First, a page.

Finally, court or city rugs, which were made in workshops in the great cities of Iran and the Ottoman Empire, are the antithesis of their tribal counterparts, exhibiting perfect symmetry and an extreme standardization in their weave. They were manufactured in workshops according to patterns made by professional designers, on commission to patrons or even royalty. The oldest surviving city rugs date back to the 15th or 16th centuries, but example that old are extremely scarce.
In general, whether their interest is tribal or city, collectors tend to focus on 19th century rugs. In order for a rug to be considered “art-level,” it must have been woven before the advent of the so-called commercial period in the early 20th century. The industrialization of the Middle Eastern textile market interfered too greatly with the manufacture and selling of oriental rugs for them to be seen any longer as purely artisanal works. The introduction of artificial chemical dyes was the death knell of the traditional rug manufacturing process. “The world of people who are serious about rugs discount the ones made after 1900, because that’s when they stopped using natural dyes,” says Poullada. These natural dyes—created from shellfish to make Tyrian purple or aubergine, or certain insects to achieve a rich red known as cochineal—age better, as well, with the dark colors often becoming richer with age, and the light colors softening.
Many collectors focus on specific tribes or regions as a matter of personal taste, but certain types of carpets have maintained their popularity over the years. Rugs from the 85 distinct tribes of the Caucusus, the crossroads between the Black and Caspian seas, are prized among collectors for their variety, bold geometric patterns and bright colors. Winitz recalls a collector who embarked on a still-unfulfilled quest to acquire a rug from each of the 85 regions. “These rugs have quite a kinship with modern art—a lot of the Cubists, Klee and Kandinsky for example—were inspired by Caucasian rugs. People who gravitate toward Renaissance works or Old Master paintings, I find, are more attracted to the rugs of Laver Kirman.”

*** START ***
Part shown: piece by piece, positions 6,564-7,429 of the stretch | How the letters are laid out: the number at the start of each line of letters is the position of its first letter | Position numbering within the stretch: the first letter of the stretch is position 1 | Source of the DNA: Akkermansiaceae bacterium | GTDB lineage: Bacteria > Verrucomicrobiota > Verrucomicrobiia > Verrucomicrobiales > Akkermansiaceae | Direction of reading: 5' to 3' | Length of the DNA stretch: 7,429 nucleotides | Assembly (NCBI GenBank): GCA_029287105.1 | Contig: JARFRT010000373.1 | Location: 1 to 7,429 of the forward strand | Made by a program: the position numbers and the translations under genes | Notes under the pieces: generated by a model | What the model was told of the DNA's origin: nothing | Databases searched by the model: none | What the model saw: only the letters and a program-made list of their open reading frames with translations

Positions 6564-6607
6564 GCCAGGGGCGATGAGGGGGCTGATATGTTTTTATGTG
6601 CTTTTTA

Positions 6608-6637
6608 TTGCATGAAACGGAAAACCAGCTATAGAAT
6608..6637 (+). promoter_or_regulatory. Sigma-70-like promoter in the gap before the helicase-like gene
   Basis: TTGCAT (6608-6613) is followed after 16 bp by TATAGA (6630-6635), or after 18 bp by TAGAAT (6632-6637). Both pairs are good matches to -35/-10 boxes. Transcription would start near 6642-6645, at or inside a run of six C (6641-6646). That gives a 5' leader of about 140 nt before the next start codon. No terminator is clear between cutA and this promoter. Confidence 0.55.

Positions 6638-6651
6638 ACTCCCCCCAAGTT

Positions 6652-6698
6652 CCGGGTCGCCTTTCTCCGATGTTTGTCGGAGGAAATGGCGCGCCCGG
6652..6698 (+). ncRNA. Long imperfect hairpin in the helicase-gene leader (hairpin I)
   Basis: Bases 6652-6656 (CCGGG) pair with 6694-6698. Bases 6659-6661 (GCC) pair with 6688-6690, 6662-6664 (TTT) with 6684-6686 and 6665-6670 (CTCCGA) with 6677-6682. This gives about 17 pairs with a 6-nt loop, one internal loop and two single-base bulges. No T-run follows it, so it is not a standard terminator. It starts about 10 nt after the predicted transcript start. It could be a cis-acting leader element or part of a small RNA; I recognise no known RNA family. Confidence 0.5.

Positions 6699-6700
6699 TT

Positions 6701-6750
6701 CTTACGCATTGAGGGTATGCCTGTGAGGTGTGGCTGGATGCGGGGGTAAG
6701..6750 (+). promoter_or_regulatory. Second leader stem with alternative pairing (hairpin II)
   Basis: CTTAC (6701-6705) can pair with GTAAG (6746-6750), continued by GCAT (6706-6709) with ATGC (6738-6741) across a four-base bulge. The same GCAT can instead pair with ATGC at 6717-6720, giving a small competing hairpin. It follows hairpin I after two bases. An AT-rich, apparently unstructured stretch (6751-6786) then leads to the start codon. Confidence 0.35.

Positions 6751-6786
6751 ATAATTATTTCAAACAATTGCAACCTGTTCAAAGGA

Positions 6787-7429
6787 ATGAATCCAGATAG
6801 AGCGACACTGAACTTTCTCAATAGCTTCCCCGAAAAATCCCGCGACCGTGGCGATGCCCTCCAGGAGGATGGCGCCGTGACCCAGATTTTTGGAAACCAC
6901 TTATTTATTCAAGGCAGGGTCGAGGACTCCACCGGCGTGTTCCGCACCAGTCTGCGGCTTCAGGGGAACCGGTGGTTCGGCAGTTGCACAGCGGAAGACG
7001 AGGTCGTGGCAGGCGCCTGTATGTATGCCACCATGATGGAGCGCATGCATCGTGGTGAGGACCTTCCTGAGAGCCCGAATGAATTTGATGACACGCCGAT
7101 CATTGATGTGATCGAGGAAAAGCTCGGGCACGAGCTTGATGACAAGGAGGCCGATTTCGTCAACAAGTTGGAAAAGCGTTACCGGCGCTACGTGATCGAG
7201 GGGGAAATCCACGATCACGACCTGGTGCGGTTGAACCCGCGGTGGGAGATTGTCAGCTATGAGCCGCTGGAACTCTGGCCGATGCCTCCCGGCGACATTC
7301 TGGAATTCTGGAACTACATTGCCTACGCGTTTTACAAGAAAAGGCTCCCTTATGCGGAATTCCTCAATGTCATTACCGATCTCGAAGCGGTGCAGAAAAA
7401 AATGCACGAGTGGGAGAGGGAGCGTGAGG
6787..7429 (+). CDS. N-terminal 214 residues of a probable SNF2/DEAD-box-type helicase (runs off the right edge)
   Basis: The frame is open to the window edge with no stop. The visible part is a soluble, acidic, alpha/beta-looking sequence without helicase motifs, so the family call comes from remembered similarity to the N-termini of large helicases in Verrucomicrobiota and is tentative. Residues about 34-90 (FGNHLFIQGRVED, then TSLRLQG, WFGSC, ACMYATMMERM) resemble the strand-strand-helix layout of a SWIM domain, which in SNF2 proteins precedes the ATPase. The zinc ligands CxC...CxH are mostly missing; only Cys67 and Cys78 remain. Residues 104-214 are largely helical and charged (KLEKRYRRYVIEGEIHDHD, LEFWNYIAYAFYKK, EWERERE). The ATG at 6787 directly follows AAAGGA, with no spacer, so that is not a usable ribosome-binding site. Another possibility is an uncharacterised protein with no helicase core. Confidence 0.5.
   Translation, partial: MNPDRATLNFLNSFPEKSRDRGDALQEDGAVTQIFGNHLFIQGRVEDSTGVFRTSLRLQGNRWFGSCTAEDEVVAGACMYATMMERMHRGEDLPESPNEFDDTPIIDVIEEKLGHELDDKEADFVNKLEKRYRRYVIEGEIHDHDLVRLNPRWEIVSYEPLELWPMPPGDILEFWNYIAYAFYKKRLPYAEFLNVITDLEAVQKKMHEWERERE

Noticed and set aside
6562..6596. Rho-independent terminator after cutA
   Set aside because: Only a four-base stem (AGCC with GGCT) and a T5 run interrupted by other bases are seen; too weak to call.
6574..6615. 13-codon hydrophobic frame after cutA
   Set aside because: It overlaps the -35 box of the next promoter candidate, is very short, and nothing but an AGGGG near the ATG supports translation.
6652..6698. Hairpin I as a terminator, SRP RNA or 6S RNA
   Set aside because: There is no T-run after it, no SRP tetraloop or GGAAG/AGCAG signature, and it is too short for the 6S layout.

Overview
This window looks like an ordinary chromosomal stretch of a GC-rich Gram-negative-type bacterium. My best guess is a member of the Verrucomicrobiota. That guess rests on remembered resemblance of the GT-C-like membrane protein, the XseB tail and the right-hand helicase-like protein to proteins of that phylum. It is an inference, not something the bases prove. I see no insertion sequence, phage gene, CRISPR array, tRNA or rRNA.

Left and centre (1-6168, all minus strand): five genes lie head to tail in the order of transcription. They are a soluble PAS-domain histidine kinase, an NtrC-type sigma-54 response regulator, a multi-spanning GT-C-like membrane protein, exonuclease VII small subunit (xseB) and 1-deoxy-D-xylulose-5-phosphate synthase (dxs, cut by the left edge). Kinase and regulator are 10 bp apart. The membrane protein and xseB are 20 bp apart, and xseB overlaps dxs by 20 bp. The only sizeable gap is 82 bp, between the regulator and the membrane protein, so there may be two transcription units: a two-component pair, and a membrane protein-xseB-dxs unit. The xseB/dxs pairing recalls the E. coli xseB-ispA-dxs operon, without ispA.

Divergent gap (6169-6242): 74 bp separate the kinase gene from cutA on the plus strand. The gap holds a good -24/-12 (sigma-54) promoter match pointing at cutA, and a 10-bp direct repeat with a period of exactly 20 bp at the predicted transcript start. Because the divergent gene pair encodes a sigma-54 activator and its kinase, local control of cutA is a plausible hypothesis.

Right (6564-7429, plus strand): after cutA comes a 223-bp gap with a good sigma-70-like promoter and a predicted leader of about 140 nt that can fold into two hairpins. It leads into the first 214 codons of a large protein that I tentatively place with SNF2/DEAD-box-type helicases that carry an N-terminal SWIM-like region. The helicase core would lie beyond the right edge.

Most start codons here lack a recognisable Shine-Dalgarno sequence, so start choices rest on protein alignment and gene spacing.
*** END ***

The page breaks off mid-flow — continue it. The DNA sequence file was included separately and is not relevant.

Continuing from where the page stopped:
The court or city rugs of Laver Kirman in southwest Iran are known for their languid lines, rich colors and large proportions—sometimes pushing 15 by 25 feet. It was a 17th century Laver Kirman that set the record at Christie’s New York last spring for the top-selling rug at auction, attaining a whopping $9.6 million. Poullada acknowledges the desirability of such a piece, saying, “We’d all like to own 17th-century Persian carpets, but only a museum in Qatar could afford it!”
Rahimipour notes that the age and origin of that particular rug certainly played a part in its price, and generally these court rugs command higher numbers, but it’s often hard to tell which rugs will bring in the big bucks. “Every sale blows me away,” says Rahimipour. “Sometimes I think certain carpets are ugly and they sell for a lot of money, or I think a carpet is beautiful and it doesn’t sell for what I thought it would. But that’s the beauty of auction.”
Collectors are often attracted to smaller, area-size rugs (3 by 4 to 6 by 9 feet), not only because of the lower price, but also because, as Winitz explains, “they’re more fun to play with.” Small prayer rugs are also increasing in popularity. “These rugs,” says Parker, “would have been rolled out five times a day. I saw one recently that really blew me away. It was from the Caucasus region, probably around the 1890s. It had an arch pointing towards Mecca and had rows of a paisley pattern.”
Other culturally significant tribal objects such as bags and trappings are becoming more coveted by collectors. Munkacsi, who along with the Hajji Baba club recently published a book, Timbuktu to Tibet, in conjunction with an exhibition of the same name, describes the tribes who manufactured these objects as “textile-saturated societies.” He adds, “The yurts they lived in were collapsible, and everything they had could be put in a bag and strapped on a donkey. You can’t move around a chest of drawers like that.” These trappings also had the ceremonial aspects, says Munkacsi: “A young woman would spend years preparing her wedding items, and during the wedding ceremony she would be transported from her home to her husband’s in a caravan. The trappings she made would decorate the sides of the camels in the caravan, and afterwards would hang in the couple’s yurt. All these bags and trappings were like wampum—they could be brought into town and traded for things a family needed.”
Each oriental rug (or related item) is an ideal mix of aesthetic beauty, functionality and material culture. Krody notes, “We appreciate art for beauty but when we hear the history of a piece we learn how it has affected many lives. The dyes, the materials of rugs—a pretty red isn’t just a pretty red, it really means something.”